You know as well as I do that when Apple launched the iPhone in the US it had no track record and little leverage with the carriers. In order to secure the deal Apple wanted - that is wresting total control of the iPhone platform, content and user experience away from the carrier - they had to bargain. The bargain was exclusivity for ATT in the US for an agreed period.

Once the iPhone was launched and became the sensational success it was then Apple had much more leverage with other non-US carriers and wherever possible it has tried work with any carrier and multiple carriers as long as the carrier seed all control of the iPhone to Apple.

Do you actually think that Apple wants to restrict the iPhone to one carrier in the US - why would they want such a thing. Of course they want it on other carriers but only on condition that carriers agree to Apple controlling the iPhone platform.

If you don't like the carriers then you should support Apple, so far its the only major player who has shown willing to take them.


RE: Keep up the good work
By acer905 on 9/10/2010 10:10:59 PM , Rating: 2
So then, they gave AT&T a crapload of "power" by getting into an exclusive agreement with them, so that in the rest of the world they would lead a high and mighty campaign?

Really sucks them for the people in the US... Doubtful that AT&T will let the iPhone go anytime in the near future, some are saying they have just extended the contract till 2013. If they lost the exclusivity they know everyone would ditch them due to spotty service and constantly evil actions.

Apple doesn't care about anything but profit. If they did, their products wouldn't have absurdly high profit margins.


RE: Keep up the good work
By Tony Swash on 9/11/2010 6:39:39 AM , Rating: 2
quote:
So then, they gave AT&T a crapload of "power" by getting into an exclusive agreement with them, so that in the rest of the world they would lead a high and mighty campaign?


Are you being deliberately disingenuous or are you actually obtuse?

What "power" (other than having the iPhone exclusive for a set period) did Apple give ATT?

As far as I can see (and please do correct me if I am wrong preferably with some evidence) Apple completely controls the iPhone platform and user experience.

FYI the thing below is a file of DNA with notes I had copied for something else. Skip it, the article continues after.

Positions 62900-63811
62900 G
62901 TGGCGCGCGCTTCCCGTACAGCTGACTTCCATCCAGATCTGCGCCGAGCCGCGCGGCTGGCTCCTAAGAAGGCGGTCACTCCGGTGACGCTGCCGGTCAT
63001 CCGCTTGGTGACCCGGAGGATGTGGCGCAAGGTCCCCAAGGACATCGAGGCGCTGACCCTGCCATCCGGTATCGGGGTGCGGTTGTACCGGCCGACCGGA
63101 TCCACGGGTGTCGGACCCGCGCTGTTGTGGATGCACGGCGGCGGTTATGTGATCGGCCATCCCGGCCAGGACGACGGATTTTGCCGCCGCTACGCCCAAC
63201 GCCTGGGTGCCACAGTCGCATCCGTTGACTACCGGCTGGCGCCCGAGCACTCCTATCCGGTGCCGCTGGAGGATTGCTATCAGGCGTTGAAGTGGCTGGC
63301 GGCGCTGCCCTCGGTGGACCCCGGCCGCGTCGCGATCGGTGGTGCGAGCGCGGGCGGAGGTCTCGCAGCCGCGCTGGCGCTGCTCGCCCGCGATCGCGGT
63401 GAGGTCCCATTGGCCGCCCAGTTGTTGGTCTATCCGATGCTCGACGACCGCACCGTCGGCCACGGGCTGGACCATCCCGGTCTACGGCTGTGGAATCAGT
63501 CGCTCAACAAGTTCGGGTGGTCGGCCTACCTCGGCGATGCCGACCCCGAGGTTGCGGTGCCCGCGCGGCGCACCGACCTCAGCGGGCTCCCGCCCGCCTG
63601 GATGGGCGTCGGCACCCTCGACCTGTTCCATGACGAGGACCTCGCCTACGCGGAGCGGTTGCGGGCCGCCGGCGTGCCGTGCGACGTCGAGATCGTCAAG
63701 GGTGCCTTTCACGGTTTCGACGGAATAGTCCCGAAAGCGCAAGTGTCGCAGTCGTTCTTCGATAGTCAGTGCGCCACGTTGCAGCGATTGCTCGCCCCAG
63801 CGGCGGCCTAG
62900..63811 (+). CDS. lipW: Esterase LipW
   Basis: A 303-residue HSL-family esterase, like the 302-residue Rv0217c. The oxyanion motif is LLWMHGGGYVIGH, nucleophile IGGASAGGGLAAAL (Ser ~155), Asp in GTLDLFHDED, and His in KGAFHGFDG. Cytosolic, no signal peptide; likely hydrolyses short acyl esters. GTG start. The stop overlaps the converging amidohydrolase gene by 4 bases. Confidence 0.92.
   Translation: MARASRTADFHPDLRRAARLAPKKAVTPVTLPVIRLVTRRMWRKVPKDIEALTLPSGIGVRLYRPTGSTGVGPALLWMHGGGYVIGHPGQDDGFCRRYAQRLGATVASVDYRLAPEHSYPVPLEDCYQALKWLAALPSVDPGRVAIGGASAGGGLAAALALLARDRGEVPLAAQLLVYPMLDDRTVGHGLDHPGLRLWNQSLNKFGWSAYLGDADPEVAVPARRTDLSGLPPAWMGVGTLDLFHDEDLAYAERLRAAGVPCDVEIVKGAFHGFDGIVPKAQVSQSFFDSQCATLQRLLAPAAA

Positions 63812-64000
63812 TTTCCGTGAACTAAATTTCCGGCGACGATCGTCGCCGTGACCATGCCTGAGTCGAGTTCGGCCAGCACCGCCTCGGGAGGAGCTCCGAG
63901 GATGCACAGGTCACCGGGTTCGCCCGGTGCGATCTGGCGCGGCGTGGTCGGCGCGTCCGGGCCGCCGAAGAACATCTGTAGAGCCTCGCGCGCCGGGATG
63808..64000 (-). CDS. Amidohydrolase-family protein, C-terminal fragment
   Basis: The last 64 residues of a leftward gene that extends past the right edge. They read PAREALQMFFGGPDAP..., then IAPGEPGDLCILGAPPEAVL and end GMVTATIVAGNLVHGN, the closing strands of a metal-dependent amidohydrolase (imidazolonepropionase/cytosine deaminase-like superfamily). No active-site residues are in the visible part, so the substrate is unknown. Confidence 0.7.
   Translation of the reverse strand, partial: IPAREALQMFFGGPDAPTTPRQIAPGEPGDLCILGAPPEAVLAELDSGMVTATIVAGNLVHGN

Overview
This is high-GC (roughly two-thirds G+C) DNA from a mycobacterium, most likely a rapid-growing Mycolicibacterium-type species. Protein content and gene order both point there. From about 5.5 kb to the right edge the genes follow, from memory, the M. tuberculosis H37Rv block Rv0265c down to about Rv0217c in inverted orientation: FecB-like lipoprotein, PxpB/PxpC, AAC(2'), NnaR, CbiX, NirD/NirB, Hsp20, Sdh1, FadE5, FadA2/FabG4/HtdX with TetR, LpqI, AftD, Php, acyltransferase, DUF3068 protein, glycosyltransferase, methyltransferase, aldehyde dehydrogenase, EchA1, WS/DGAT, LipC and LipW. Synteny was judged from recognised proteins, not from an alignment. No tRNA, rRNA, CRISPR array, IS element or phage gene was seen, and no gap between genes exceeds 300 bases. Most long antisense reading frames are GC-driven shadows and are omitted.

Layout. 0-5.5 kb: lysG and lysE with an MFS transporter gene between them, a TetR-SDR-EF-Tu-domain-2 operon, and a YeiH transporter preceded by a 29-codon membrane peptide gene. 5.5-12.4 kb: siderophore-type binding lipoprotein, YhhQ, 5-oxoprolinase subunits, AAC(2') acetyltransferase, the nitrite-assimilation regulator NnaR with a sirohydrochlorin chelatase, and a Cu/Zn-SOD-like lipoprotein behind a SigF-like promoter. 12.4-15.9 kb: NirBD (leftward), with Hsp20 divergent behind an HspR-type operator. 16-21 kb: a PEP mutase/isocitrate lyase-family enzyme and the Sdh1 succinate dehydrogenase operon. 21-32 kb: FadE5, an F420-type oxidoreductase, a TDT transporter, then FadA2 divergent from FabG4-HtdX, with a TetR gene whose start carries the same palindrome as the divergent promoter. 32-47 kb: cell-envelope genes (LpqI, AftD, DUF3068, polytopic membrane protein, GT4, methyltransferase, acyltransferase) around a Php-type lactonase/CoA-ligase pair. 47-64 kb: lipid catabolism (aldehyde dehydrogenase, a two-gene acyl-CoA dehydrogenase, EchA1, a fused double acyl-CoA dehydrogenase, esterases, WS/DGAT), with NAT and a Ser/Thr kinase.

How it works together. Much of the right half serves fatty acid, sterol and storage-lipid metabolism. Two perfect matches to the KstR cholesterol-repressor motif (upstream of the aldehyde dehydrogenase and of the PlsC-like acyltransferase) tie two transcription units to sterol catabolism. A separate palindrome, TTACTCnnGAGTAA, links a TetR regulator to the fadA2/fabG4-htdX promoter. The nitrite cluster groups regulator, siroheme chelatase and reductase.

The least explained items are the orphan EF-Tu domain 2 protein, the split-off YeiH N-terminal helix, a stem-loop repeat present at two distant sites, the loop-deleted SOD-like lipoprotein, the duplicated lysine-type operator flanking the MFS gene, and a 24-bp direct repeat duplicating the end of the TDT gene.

There are no craplets, no tweaked UIs, no obligatory bundled carrier services. In short none of the usual carrier crap.

The iPhone was a victory over carrier power which should be celebrated. Google desperately needs to emulate it if Android is to be anything other than some free R&D for the carriers.

quote:
Apple doesn't care about anything but profit. If they did, their products wouldn't have absurdly high profit margins.


Apple have high profit margins precisely because they care about other things.


RE: Keep up the good work
By wolrah on 9/12/2010 4:28:29 PM , Rating: 2
quote:
What "power" (other than having the iPhone exclusive for a set period) did Apple give ATT?


Blocking a number of streaming apps from operating over 3G entirely at the request of AT&T. They did later reverse this decision, but it never should have happened in the first place if they want to claim independence from carrier control.

quote:
There are no craplets, no tweaked UIs, no obligatory bundled carrier services . In short none of the usual carrier crap.


Oh really? Pop any non-iPhone AT&T SIM in to an iPhone 3G or later and watch AT&T automatically add an iPhone data plan. Even if you have all data features turned off they detect the IMEI of the iPhone and add it anyways. You can not just use it as a phone.


RE: Keep up the good work
By Tony Swash on 9/13/2010 7:11:11 AM , Rating: 2
quote:
Blocking a number of streaming apps from operating over 3G entirely at the request of AT&T. They did later reverse this decision, but it never should have happened in the first place if they want to claim independence from carrier control.


Crikey - I really have to spell this thing out for you one step at a time don't I.

Read through my step by step guide below - take notes if you find yourself losing the thread.

This is the real world.

In the real world the carriers have had the most power in the world of mobile for a long time.

The carriers mostly used that power to offer very poor deals and experiences for users of their mobile platforms

Apple were the first player to stand up to that power in a serious way and get a result.

The result was that Apple gained an unprecedented amount of control over the iPhone, its content and the whole user experience.

As new comers to the phone business and with no track record in the phone business it was hard to negotiate that deal.

They could only manage it with one carrier at first and the cost was an exclusive carrier deal for a specified period.

Once Apple had a hit with the iPhone they have shown no propensity to keep the iPhone as a single carrier phone in other countries and neither have they diluted their control of the iPhone.

It is safe to assume that when the exclusive deal with ATT expires, and if other carriers agree to surrendar control in the same way ATT did, the iPhone will appear on other carriers in the US.

This was a victory over the carriers.

It should be celebrated by people here.

It was not a total victory.

The carriers still exist, they still hold a lots of cards, they still want to claw back their power, they would like to erode Apple's gains.